Muir’s skill for using soft, pliable skins like woven fabric is illustrated by this leather jacket, which falls softly in a feminine, flowing shape. It was working with matte jersey, with its ability to take architectural shapes but to remain restrained and fluid, that taught Muir to work in leather. This jacket features all the classic elements associated with Muir’s designs, with striking contrasting top-stitching, pin-tucking and statement buttons, mirroring her work in jersey.

Working in harmony
Jean Muir frequently commissioned prints for her collections, but she also loved the aesthetic qualities of Liberty fabric. She would often source textiles from the company’s archive, such as the silk used in this dress.

Muir’s printed fabrics were tailored with particular care, so that her fabrics and shapes would work in harmony. This dress combines print with her signature use of decorative acrylic buttons and lines of top-stitching.

I don't even like the word 'fashion' very much. I always said that the word 'fashion' should be used in its original sense… as a verb, 'to fashion', meaning 'to make'.
- Jean Muir

Hand crafted fabrics
Creating a Jean Muir collection involved collaborating with many highly skilled craftspeople. Muir saw technical excellence and craft skills as fundamental to turning her ideas into successful clothing.

For this striking coat she worked with Annie Sherburne to create this hand-made felt. The painterly abstract pattern mirrors Muir’s work with intarsia-knitted cashmere sweater dresses and reflects her readiness to inject colour into her wool designs.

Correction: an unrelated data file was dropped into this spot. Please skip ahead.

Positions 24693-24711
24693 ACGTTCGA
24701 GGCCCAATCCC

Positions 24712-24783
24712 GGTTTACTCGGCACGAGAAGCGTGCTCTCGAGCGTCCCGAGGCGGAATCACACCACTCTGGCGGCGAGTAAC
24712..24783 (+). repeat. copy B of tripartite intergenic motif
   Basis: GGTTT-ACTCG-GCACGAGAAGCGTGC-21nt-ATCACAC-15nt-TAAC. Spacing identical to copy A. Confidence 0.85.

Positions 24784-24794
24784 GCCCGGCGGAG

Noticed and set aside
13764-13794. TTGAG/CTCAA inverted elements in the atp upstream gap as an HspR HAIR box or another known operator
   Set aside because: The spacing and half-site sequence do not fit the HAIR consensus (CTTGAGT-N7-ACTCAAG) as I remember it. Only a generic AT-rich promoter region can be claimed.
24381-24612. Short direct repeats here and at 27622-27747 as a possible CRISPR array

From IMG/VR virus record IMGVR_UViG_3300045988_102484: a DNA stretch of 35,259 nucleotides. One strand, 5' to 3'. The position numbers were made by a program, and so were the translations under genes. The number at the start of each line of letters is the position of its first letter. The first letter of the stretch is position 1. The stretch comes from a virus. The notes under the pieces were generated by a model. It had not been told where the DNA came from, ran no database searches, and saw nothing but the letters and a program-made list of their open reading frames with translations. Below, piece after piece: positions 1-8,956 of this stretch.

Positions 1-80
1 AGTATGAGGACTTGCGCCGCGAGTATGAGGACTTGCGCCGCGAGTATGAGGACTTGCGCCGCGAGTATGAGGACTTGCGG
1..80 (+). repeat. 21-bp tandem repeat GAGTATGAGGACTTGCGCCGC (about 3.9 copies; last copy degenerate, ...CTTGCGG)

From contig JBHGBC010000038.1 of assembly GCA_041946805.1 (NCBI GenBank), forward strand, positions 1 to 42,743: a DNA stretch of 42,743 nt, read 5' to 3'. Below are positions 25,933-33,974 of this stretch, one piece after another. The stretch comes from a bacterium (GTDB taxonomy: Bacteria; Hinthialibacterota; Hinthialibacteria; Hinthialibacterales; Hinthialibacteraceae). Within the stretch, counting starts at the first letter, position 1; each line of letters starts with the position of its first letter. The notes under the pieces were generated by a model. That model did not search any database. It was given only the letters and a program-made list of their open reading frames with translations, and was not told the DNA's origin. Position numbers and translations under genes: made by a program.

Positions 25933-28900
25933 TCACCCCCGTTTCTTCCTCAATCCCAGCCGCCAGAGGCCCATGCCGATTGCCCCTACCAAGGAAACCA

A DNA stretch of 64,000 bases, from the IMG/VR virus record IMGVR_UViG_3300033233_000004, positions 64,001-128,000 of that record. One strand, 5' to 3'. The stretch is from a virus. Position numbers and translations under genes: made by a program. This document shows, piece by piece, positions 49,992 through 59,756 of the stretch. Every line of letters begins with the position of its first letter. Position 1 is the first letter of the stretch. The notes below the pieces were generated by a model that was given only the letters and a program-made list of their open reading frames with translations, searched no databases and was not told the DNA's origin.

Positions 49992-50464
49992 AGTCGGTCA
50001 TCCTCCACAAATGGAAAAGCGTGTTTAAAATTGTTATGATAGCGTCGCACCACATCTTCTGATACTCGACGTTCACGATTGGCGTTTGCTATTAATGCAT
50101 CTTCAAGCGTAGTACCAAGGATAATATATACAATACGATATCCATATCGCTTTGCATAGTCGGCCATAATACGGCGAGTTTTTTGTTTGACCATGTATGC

Her clothes are bought by women who are self-confident; they are recognisably Jean Muir to those that understand that but they don’t shout that.
- Suzy Menkes, fashion journalist

Painting in cashmere
Muir loved the versatility of wool and her designs often featured ribbing, cabling and intarsia, a technique used to create block patterns with multiple colours, without carrying the yarns across the back of the fabric. She was particularly fond of cashmere because it took colour so beautifully and each season she ordered yarn from the Scottish cashmere specialists, Todd and Duncan.

This intarsia knit sweater features the ‘JM’ signature logo and the abstract faces that recurred often across her collections.

Whatever the circumstances — design studio or cocktail bar — she remained ‘Miss Muir’ — never ‘Jean’.
- Joyce Fenton-Douglas, Assistant to Jean Muir 1986-95, Director of Design, Jean Muir Ltd 1995-2007

The Jean Muir archive also contains a selection of innovative jewellery designed by Muir. Explore some highlights here.